How the “sunset sale” affected our real estate business
- Mary Fitzgerald starred in “Selling Sunset” for 5 seasons.
- She says the show made it difficult to organize open houses and work at the Oppenheim Group office.
- Fitzgerald discusses how the agents’ portrayal on the show affects their business.
This narrated essay is based on a conversation with Mary Fitzgerald, one of Los Angeles’ top brokers on Netflix’s hit reality show “Sell the sunset.” It has been edited for length and clarity.
People may or may not be surprised to hear this, but reality shows are actually not my cup of tea.
Watching dramas and people fighting makes me uncomfortable. Take our show’s spin-off “Selling the OC”, for example – it’s more dramatic than what I enjoy watching or being around on a daily basis. It’s definitely a different show from “Selling Sunset” because the agents are younger and they have a lot more drama going on.
As far as I can tell, it works just fine – which is great, but I prefer watching cooking or travel shows, or romantic comedies.
That being said, being on “Selling Sunset” has been good for our business.
I think I speak for all the ladies when I say we have salon clients and we sell at higher prices. For me personally, I have price thresholds now: I won’t sell any house under $2 million unless it’s a favor for a friend.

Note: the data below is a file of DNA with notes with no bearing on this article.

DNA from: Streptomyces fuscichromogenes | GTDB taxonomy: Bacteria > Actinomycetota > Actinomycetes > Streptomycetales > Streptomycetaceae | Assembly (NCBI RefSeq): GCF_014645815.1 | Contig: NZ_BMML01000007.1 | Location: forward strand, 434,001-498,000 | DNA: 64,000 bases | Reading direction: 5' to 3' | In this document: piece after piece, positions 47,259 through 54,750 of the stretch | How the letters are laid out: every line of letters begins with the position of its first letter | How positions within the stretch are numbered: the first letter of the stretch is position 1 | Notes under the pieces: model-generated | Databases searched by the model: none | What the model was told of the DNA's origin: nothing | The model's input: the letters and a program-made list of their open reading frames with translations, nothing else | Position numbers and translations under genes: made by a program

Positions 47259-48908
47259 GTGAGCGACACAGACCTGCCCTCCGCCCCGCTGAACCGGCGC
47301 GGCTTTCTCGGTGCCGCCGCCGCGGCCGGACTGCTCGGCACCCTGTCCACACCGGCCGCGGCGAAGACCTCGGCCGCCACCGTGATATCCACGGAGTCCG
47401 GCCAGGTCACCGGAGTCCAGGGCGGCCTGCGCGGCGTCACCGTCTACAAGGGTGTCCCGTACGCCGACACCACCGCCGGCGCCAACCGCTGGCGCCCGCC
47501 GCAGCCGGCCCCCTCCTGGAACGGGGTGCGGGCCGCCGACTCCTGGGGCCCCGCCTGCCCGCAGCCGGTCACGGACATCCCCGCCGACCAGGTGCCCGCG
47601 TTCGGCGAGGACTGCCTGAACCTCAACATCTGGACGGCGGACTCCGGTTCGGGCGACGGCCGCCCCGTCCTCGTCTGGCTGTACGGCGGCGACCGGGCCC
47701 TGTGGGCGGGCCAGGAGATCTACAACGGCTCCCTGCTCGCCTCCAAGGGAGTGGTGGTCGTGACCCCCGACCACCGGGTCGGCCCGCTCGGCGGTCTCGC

We’re so busy filming now, and selling a house for less takes just as much time and energy and you only get a fraction of the money.
There’s Definitely Good and Bad About Being in Business During a Reality Show
Even though I get a lot of customers from the show, I also get a lot of fake customers because of exposure. People write to us claiming to be potential customers because they want to meet us. We have to be extremely careful when verifying people to avoid wasting our time.
We also have to be very careful about our safety in a way we didn’t have to before – hosting open houses to make a sale is so much harder to do now. We have to have security with us because there are so many crazy people there.
Working in the Oppenheim Group office has also changed a lot since “Selling Sunset.” We have to have armed security guards outside the doors, especially when we are filming and there are swarms of people outside. Of course, it is more difficult to work there.
When we advertise, we never divulge where we are going to be at a certain time, especially if we are going alone.
Being recognized when I’m outside is really uncomfortable for me